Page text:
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ELEVENTH HEAVEN: Ed O'Bannon and the 1995 National Basketball Champion UCLA Bruins by Rob Miech

ELEVENTH HEAVEN: Ed O'Bannon and the 1995 National Basketball Champion UCLA Bruins

by Rob Miech

452 pages
The definitive story of UCLA's 1995 NCAA basketball championship team.

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About the Book
Ed O'Bannon had planned to help Nevada-Las Vegas establish a basketball dynasty. The national prep player of the year in 1990, courtesy of Basketball Times, O'Bannon yearned to help the Rebels defend their NCAA title in the 1990-91 season.

Instead, twists of fate placed O'Bannon at UCLA, where through immense challenges and struggles - including his rehabilitation from a devastating knee injury whose mending would involve a complex procedure that is still considered controversial and radical today - he would wind up contributing to the richest college hoops program in the land.

He did not just lead the Bruins to the 1995 championship; he demanded it, forcing those around him to match his own fortitude, mettle, and willpower.

In the 1995 national title game against defending titlist Arkansas, in Seattle, O'Bannon led the victorious Bruins with thirty points and seventeen rebounds, and he never took a seat on the bench. In the history of the NCAA Tournament, through 2014, only Clyde Lovellette - for Kansas in 1952 - and O'Bannon have tallied at least thirty points and fifteen boards while playing all forty minutes for the winning team in a championship game.

Eleventh Heaven examines what turned O'Bannon into a ferocious leader for the ages, a pillar of the Bruins every bit as indomitable as Lew Alcindor and Bill Walton.

In the summer of 2014, O'Bannon's convictions and courage were again supremely tested as a five-year-old lawsuit, O'Bannon v. NCAA, went to trial. An epic verdict would be rendered in O'Bannon's favor. Experts would quickly tab him as the Curt Flood of college sports.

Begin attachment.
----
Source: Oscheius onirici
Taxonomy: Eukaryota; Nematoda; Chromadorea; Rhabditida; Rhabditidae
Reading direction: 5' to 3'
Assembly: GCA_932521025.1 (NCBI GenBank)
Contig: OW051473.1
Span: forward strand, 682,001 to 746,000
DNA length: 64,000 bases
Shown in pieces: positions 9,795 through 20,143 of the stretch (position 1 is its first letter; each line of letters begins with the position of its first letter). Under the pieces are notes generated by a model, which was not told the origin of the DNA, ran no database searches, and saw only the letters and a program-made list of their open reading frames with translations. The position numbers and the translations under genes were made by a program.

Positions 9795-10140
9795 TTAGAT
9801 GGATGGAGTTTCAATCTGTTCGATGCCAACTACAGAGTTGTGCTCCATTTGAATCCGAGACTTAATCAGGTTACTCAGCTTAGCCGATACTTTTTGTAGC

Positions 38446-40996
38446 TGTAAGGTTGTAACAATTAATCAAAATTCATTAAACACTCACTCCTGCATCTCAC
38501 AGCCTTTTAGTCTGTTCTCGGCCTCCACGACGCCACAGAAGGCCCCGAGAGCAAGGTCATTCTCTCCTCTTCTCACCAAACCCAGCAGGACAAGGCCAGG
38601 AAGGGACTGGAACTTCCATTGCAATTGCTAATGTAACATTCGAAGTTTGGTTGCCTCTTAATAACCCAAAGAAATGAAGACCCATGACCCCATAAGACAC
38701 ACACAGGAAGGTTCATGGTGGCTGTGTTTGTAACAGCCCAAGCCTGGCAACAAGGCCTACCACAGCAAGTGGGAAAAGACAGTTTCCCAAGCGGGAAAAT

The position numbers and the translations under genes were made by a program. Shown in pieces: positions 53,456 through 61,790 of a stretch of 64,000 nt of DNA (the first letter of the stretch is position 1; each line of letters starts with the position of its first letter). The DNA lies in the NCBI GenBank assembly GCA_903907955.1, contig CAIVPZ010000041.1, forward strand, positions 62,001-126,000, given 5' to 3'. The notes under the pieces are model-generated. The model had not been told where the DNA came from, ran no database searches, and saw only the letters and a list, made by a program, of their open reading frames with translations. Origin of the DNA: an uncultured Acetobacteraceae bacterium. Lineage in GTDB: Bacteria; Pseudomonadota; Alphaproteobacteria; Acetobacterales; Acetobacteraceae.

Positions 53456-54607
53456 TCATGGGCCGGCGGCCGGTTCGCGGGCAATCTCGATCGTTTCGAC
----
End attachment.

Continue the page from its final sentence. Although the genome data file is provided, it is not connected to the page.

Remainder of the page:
Here is the story of a kid who dreamed of fame and fortune, and became a selfless man driven to push others, a team that fed off him, and a legendary basketball program that had its luster restored because of his resolve. Coaches, teammates, and managers recall the dynamics of that team and season. It stunned O'Bannon, at times, to speak certain words that had only been feelings and thoughts that he had kept to himself for decades.

O'Bannon bared his soul to Miech, another principle figure who was there every step of the way during the scintillating 1994-95 season. Miech ventured to Thailand, Japan, the Czech Republic, New York, and many other burgs to pursue those who contributed to the last glorious chapter of Bruins basketball, to recount those days and games, and their lives since. O'Bannon detailed his life over nearly 100 hours with Miech.

That the twentieth anniversary of UCLA's last basketball title was approaching shocked those who made it happen, as did the reality of the spring of 2015 likely marking forty years with only one UCLA crown - theirs. It is the lone banner up among those ten in Pauley Pavilion's rafters not authored by legendary coach John Wooden. It mattered. Those players and coaches explain why in an explosive and revealing look at college basketball's elite institution.

 

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About the Author
Rob Miech has been a sportswriter since 1987. His first book, The Last Natural (Phenom as paperback)—about the 2010 junior college season that launched Bryce Harper to fame and fortune—was short-listed for a baseball literary magazine's book of 2012.

 

 

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